ISSN: 1391 - 0531
Sunday, July 29, 2007
Vol. 42 - No 09
Financial Times  

GSK reaches out to help seriously ill children at LRH

Ailing children admitted to Ward 4 of the Lady Ridgeway Hospital have access to improved care following the donation of a well-equipped High Dependency Unit (HDU) to the ward by GlaxoSmithKline Pharmaceuticals (GSK).

The HDU which can accommodate four seriously ill children and one premature infant, has been equipped with multi parameter monitors, infusion pumps, syringe pumps and pulse oxymeters, enabling it to offer most of the care provided at an Intensive Care Unit (ICU) within the ward, the company said.

GSK has also undertaken to install air-conditioning at the unit in the next phase of the project, which will cost Rs 4 million on completion.

Commenting on this latest CSR initiative, GSK Managing Director Stuart Chapman said: “We were happy to accommodate this request and provide a much needed facility that would ease the pressure on the hospital’s ICU and enable the doctors and nursing staff of Ward 4 to monitor and treat the seriously ill children. This initiative is perfectly in line with GSK’s global mission to improve the quality of human life by enabling people to feel better and live longer.”

The project involved the replacement of the old wooden partitions with aluminium, the installation of new grills on the windows, new light fittings and fans, the installation of new railings and screens, painting of the walls and ceiling, provision of new furniture and curtains, and the supply of medical equipment.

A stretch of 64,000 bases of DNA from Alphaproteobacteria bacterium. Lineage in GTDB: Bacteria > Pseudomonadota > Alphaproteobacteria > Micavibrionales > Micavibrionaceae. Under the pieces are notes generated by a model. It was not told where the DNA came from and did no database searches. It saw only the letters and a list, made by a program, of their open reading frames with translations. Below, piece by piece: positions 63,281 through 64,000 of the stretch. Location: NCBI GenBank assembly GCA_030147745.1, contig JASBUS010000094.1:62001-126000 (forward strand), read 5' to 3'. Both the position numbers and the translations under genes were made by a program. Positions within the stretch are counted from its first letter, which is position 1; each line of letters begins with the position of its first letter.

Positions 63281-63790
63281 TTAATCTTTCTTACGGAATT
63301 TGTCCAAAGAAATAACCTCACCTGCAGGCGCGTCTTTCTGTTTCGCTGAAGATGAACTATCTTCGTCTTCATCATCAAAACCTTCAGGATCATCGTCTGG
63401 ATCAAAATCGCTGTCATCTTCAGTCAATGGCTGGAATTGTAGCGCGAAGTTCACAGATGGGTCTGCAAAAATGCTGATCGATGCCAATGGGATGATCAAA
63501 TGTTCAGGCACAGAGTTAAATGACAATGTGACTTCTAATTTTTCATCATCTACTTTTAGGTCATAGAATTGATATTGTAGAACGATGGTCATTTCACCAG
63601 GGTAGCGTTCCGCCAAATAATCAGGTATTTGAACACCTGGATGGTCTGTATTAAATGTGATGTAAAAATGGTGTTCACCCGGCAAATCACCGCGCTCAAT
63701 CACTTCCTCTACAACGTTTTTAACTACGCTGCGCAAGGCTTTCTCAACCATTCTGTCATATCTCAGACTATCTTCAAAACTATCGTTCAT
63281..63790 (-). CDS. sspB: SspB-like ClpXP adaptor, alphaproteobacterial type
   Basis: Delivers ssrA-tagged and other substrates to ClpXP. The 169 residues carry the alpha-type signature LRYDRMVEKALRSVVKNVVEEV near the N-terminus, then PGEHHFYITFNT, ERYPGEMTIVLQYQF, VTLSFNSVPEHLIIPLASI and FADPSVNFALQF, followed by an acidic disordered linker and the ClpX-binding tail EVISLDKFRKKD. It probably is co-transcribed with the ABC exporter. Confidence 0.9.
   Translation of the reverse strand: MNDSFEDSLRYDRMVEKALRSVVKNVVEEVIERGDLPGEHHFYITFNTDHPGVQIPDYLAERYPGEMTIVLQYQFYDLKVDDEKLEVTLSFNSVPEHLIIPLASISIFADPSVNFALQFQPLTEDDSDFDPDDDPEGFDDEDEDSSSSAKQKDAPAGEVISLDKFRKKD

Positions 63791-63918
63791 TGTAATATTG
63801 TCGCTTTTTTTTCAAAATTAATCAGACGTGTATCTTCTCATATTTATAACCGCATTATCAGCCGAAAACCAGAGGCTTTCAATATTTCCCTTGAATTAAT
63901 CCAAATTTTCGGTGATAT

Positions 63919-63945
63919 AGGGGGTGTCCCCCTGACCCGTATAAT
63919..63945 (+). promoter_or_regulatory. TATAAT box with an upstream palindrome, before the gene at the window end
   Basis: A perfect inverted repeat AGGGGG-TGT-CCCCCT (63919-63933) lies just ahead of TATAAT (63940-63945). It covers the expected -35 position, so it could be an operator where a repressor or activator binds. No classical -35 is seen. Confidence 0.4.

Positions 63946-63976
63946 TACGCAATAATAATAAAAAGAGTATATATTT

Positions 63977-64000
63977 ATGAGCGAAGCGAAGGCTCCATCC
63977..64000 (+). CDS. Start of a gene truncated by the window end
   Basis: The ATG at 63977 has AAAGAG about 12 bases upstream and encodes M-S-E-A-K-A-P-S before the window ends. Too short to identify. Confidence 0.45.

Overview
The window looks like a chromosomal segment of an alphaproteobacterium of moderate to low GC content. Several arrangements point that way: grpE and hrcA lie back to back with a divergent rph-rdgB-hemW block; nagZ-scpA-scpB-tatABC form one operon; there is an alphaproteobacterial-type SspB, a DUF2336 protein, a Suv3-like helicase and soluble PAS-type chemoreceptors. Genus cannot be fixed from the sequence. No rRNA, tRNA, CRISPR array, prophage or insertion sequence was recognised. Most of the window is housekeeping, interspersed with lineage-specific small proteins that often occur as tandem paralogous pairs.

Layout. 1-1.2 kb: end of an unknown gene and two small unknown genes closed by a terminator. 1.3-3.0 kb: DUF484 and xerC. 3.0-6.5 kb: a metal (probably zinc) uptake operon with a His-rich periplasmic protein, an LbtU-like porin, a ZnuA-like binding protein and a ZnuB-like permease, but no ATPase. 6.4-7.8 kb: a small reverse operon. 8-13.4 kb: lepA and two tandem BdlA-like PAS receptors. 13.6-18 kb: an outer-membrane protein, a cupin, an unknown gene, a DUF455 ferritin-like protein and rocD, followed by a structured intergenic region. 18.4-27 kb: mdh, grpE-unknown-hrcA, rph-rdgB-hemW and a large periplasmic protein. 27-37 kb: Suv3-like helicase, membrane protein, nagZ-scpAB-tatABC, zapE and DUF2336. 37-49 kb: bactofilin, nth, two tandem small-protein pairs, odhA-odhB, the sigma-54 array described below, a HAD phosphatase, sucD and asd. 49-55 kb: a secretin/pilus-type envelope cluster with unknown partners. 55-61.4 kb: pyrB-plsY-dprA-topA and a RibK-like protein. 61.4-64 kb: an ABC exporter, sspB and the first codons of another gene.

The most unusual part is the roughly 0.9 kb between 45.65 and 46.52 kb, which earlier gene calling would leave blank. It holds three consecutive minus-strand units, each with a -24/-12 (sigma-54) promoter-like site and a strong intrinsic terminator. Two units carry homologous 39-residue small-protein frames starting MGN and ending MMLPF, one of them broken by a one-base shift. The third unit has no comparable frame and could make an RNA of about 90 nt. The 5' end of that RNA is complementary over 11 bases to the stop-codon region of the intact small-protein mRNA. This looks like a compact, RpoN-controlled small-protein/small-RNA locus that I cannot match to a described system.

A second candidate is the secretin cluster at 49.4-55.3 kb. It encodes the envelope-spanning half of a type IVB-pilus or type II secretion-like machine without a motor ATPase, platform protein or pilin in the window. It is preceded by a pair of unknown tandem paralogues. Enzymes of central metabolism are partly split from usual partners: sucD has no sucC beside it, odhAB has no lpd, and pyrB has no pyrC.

The 86-bed Ward 4 is one of six medical wards at the Lady Ridgeway Hospital, one of the largest paediatric hospitals in the world. Dr. Padmakanthi Wijesuriya, Consultant Paediatrician of Ward 4 said the new High Dependency Unit is fully equipped to treat very sick children who need intensive care and monitoring, and only those in need of a ventilator would now have to be transferred to the hospital’s ICU.

One of the world’s largest research-based pharmaceutical companies, GlaxoSmithKline has been in Sri Lanka for 50 years and has funded many CSR projects supporting the community in which it operates. One of GSK’s biggest recent projects in Sri Lanka was a commitment of Rs 29 million in the aftermath of the tsunami to help restore healthcare systems and improve service capacity, including construction of a community clinic, the provision of mobile medical services to displaced communities and specialist art therapy/psychosocial support to help children recover.


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Copyright 2007 Wijeya Newspapers Ltd.Colombo. Sri Lanka.